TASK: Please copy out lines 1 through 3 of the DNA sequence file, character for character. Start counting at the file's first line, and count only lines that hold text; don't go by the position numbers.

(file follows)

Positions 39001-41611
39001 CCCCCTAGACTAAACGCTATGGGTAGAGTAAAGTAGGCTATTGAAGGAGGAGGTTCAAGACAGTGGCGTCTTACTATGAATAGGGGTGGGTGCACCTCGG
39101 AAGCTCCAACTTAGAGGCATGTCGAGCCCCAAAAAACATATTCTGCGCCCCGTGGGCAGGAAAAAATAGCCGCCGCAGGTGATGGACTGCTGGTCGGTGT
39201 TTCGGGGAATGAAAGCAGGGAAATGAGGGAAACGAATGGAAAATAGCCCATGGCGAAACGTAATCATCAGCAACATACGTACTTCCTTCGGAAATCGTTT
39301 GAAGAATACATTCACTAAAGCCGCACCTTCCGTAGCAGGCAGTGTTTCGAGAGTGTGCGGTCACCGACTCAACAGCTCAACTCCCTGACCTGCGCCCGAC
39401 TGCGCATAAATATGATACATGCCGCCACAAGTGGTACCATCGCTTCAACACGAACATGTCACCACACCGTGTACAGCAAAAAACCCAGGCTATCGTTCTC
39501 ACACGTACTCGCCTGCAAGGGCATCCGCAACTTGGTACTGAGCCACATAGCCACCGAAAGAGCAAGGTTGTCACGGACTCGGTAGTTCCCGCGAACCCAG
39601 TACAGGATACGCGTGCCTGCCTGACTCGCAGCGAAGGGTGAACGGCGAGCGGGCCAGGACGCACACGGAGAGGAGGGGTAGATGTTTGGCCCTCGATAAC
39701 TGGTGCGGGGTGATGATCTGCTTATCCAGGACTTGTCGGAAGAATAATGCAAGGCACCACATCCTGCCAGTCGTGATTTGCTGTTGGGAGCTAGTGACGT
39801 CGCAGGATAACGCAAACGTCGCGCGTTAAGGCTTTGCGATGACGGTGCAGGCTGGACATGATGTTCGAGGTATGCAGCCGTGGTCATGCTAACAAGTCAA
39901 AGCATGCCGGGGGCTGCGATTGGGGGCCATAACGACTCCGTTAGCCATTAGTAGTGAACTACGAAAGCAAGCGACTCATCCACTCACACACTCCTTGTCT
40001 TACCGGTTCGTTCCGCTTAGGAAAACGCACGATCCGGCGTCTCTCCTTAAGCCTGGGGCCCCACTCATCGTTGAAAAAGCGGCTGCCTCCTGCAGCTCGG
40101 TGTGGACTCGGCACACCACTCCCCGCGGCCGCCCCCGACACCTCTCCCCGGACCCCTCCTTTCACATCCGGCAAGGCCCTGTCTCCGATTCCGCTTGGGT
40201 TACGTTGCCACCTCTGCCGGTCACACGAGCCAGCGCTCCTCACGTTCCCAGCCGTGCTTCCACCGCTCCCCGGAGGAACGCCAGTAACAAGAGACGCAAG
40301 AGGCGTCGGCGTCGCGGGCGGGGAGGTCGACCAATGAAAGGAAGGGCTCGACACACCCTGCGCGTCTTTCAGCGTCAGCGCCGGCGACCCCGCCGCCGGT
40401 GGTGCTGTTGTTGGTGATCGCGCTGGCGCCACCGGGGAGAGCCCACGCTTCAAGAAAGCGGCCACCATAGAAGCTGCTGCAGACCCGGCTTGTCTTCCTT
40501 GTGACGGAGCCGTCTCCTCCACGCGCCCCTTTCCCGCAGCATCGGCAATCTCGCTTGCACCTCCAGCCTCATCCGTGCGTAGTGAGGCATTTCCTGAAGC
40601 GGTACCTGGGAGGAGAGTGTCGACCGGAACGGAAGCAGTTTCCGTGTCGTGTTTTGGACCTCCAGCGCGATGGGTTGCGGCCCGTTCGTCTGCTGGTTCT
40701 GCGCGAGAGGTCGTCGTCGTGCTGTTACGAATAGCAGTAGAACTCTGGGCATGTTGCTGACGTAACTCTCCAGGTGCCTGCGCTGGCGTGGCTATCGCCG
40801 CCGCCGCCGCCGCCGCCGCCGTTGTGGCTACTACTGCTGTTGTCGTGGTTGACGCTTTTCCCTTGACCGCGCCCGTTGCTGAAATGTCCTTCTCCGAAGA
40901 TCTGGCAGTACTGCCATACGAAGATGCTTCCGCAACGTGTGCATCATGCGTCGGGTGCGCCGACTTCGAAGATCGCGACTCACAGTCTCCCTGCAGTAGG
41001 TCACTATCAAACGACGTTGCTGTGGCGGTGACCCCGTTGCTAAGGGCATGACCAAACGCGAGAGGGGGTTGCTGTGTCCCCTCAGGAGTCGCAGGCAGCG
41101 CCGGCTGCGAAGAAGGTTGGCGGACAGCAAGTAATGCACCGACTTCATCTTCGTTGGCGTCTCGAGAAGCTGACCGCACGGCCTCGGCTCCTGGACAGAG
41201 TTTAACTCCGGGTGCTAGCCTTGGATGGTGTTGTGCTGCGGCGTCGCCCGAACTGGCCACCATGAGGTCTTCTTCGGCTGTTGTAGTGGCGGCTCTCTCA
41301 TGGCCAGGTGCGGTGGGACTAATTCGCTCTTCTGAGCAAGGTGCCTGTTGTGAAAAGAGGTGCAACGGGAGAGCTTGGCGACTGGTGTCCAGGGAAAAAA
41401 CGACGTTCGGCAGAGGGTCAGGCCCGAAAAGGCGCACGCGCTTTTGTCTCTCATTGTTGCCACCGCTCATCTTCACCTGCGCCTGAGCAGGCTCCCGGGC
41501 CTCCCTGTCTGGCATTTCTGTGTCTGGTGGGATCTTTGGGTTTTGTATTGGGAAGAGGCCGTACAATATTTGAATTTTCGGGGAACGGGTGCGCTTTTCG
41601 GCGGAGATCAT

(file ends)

Positions 39001-41611
39001 CCCCCTAGACTAAACGCTATGGGTAGAGTAAAGTAGGCTATTGAAGGAGGAGGTTCAAGACAGTGGCGTCTTACTATGAATAGGGGTGGGTGCACCTCGG
39101 AAGCTCCAACTTAGAGGCATGTCGAGCCCCAAAAAACATATTCTGCGCCCCGTGGGCAGGAAAAAATAGCCGCCGCAGGTGATGGACTGCTGGTCGGTGT